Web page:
Zombies are the middle children of the otherworldly family. Vampires are the oldest brother who gets to have a room in the attic, all tripped out with a disco ball and shag carpet. Werewolves are the youngest, the babies, always getting pinched and told they're cute. With all that attention stolen away from the middle child zombie, no wonder she shuffles off grumbling, "Marsha, Marsha, Marsha."

- Kevin James Breaux

Saturday, April 28, 2018

Film Review: FRIEND REQUEST (2016)

Social media will never be the same in the horror film FRIEND REQUEST (2016) that sees popular college student Laura (Alycia Debnam-Carey) confront her greatest fear when she “unfriends” someone on a networking site. Laura has a good life.  She’s successful in school.  She has a great boyfriend. She has lots of friends.  She also has a stalker by the name of Marina (Liesl Ahlers) whom she unwittingly friends on a networking site thinking that the girl just needs a friend.  When Marina, who is an artist with dark and gothic overtones, starts to squeeze herself into Laura’s life Laura tries to end her friendship.  Marina doesn’t take being unfriended lightly and ends up committing suicide by filming it on her laptop and putting on social media for everyone to see.  Thinking that she may have been a reason for Marina’s suicide, Laura’s guilt and life gets weird as her friends start to die around her and videos of their deaths are posted on her social media site.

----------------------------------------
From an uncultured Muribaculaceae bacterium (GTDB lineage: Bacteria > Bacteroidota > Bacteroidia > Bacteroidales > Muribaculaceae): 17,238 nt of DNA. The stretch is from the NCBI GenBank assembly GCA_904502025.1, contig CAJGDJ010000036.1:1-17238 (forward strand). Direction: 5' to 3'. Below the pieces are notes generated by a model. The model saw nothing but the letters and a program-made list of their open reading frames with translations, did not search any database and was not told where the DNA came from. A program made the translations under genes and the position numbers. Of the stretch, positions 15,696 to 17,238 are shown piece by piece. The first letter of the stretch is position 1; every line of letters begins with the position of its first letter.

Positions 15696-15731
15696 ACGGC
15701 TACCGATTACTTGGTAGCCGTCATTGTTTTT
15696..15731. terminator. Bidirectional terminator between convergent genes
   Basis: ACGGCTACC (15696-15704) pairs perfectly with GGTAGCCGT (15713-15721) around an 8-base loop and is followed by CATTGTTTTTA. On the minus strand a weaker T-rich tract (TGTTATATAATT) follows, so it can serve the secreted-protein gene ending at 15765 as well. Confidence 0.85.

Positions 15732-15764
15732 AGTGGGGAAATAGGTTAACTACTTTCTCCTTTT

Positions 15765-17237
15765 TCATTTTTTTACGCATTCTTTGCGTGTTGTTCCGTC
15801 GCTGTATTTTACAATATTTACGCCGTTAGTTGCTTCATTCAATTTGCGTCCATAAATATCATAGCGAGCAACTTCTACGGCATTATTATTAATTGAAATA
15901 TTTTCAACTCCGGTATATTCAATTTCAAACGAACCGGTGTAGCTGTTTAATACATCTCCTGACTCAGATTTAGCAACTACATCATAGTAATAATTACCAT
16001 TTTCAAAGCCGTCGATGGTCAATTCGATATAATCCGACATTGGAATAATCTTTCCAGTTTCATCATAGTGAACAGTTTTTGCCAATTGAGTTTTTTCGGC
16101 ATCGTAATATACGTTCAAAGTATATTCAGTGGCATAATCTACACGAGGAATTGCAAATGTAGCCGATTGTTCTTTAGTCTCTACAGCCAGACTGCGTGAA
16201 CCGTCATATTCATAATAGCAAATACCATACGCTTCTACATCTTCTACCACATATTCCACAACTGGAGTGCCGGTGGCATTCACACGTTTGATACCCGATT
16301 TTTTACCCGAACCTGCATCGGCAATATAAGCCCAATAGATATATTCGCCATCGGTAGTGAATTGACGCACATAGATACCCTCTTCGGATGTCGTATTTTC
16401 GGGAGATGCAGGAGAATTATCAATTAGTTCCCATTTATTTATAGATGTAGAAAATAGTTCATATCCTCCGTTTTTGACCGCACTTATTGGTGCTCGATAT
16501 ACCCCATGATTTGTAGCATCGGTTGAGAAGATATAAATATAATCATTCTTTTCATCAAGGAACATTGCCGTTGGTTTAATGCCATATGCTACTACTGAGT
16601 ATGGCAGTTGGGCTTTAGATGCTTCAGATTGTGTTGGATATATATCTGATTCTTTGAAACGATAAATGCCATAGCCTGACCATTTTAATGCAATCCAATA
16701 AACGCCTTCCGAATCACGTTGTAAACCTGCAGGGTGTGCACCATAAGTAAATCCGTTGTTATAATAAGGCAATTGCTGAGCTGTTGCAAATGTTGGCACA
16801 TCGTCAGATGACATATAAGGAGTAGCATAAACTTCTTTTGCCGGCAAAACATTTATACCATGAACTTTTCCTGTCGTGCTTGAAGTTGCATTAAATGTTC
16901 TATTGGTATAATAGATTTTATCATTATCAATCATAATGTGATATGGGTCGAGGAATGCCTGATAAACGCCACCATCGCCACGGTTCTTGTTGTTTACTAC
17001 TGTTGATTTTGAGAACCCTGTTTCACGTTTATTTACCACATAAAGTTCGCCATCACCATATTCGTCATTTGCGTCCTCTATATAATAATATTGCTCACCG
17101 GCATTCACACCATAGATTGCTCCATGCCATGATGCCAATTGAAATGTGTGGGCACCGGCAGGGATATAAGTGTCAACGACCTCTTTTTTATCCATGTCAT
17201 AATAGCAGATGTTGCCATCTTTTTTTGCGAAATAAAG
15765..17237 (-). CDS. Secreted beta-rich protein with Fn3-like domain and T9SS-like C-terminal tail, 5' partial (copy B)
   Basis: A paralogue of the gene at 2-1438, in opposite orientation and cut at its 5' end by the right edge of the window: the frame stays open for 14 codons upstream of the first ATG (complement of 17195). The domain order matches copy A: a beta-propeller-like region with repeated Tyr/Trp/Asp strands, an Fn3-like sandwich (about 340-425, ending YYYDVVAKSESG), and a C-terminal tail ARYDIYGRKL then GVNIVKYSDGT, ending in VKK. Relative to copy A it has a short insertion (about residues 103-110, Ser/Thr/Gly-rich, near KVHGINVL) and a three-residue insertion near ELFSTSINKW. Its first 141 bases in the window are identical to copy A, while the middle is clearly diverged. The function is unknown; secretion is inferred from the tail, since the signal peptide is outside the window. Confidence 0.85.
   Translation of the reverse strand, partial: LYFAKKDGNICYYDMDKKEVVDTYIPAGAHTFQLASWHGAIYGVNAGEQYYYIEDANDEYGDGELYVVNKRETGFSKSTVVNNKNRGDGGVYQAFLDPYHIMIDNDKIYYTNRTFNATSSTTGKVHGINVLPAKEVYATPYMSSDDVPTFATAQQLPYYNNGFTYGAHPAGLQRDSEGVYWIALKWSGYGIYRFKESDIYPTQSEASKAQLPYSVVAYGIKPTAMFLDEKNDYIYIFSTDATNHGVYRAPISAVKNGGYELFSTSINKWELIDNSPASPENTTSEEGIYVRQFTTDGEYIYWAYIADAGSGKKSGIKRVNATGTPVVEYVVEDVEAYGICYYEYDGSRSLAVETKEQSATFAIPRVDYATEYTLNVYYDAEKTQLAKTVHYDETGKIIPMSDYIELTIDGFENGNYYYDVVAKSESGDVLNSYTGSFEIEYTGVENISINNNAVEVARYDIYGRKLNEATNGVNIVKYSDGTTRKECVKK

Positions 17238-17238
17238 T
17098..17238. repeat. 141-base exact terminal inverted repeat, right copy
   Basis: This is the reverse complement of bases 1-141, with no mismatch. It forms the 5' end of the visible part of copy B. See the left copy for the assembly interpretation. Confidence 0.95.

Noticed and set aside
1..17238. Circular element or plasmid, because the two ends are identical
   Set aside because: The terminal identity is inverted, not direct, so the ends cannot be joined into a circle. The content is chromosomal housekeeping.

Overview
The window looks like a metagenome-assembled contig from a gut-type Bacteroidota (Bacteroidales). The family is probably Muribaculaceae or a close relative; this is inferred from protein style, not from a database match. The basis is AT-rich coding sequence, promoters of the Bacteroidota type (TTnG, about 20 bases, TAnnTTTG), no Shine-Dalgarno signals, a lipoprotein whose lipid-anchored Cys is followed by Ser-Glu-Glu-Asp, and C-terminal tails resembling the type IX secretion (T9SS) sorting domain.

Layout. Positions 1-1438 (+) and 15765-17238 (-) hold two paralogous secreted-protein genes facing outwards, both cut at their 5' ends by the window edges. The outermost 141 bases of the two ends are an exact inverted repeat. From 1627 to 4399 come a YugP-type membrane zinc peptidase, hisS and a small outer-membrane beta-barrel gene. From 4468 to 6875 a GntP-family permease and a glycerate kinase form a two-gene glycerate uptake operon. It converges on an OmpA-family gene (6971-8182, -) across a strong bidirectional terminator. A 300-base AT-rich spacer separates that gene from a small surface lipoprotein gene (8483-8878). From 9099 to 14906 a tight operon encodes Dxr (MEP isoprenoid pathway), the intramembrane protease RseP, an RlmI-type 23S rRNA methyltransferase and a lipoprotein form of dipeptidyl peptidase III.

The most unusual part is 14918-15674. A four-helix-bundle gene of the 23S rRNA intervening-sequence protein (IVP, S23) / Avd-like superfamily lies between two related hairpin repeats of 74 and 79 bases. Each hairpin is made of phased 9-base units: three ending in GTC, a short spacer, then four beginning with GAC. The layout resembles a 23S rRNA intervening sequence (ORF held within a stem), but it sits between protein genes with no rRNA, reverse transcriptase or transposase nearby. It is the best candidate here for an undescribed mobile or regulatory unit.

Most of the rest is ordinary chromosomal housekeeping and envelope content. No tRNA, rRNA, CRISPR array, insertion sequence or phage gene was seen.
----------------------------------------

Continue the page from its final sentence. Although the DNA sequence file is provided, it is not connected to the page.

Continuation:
Everything get worse when there is no way for her to delete the death videos nor shut down her site.  It seems that someone or something is taking over her personae online.  She gets blamed for the death videos; the cops think she has something more to do with the cases than she is saying; and it seems as though Marina is still manipulating her from beyond the grave.  Now she must figure out what is going on before all of her friends die leaving her the only one left with a connection to Marina.

Although the production values are good, the film lacks suspense or any sense of horror.  There is nothing in this film that you haven’t seen done better in other films.  It’s actually hard to believe that the film is Rated “R” as it contains very little gore, sex, or even profanity and is way too tame for the typical horror fan.  If not for Debnam-Carey the whole film would be completely forgettable as it is good to see her in something other than the hit TV series Fear the Walking Dead.

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